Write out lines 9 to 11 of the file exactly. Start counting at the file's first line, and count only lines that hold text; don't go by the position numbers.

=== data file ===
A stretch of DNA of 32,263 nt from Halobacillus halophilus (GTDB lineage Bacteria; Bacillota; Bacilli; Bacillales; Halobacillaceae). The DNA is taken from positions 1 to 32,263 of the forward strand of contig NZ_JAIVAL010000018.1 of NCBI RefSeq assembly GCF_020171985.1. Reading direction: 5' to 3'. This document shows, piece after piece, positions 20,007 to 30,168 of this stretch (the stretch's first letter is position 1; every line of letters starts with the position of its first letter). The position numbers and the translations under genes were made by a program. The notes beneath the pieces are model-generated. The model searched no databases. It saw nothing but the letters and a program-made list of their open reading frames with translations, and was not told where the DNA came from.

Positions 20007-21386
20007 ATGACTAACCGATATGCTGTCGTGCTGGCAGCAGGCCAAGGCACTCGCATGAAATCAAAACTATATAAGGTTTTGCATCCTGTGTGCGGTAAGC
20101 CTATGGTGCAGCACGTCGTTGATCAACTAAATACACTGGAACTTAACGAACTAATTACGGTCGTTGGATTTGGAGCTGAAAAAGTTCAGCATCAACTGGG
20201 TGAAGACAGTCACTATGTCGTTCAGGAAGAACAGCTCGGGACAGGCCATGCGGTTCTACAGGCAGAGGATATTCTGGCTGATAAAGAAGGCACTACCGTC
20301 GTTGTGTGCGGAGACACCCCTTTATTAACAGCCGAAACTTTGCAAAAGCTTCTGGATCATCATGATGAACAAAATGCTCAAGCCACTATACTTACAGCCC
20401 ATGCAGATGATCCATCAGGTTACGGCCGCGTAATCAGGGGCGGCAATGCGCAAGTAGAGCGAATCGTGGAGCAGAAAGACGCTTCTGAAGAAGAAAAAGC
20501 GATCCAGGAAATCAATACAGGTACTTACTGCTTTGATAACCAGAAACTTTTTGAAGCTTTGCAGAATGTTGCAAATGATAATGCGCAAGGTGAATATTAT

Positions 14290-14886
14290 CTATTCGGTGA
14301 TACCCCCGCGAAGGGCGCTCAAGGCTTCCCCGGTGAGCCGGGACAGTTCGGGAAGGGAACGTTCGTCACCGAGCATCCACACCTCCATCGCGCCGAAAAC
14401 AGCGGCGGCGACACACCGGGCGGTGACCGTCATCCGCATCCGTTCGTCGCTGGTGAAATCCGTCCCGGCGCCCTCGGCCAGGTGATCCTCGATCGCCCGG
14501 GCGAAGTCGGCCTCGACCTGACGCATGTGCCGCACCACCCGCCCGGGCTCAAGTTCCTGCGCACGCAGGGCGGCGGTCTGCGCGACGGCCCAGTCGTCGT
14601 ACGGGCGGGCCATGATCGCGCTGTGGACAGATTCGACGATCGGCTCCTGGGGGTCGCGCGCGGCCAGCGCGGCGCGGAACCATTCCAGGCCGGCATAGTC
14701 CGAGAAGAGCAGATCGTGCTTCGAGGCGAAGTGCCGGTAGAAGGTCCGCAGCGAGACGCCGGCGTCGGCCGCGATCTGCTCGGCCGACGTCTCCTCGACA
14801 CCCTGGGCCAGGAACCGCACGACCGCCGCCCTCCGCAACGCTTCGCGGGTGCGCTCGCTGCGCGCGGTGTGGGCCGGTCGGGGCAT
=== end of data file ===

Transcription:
Positions 14290-14886
14290 CTATTCGGTGA
14301 TACCCCCGCGAAGGGCGCTCAAGGCTTCCCCGGTGAGCCGGGACAGTTCGGGAAGGGAACGTTCGTCACCGAGCATCCACACCTCCATCGCGCCGAAAAC